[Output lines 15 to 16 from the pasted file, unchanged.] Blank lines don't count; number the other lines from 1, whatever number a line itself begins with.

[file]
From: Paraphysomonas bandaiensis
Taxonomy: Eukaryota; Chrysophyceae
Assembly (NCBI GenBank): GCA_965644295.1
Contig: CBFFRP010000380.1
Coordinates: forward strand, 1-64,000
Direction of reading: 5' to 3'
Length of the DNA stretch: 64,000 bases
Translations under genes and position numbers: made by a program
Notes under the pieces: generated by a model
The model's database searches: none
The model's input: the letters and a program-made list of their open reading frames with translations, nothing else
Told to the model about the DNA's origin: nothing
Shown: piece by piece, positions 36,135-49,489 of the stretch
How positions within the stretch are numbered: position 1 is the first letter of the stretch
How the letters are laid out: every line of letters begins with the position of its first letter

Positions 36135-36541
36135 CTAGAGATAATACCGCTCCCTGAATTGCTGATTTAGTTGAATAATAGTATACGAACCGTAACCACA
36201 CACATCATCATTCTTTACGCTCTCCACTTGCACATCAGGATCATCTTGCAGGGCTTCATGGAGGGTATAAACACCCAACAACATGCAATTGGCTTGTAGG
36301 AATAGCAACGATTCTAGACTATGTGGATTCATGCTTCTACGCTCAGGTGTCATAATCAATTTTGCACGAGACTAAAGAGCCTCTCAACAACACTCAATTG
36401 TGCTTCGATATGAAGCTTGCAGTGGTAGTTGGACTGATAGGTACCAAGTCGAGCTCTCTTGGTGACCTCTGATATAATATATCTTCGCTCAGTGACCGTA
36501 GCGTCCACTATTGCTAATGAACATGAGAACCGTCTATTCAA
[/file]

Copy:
How the letters are laid out: every line of letters begins with the position of its first letter

Positions 36135-36541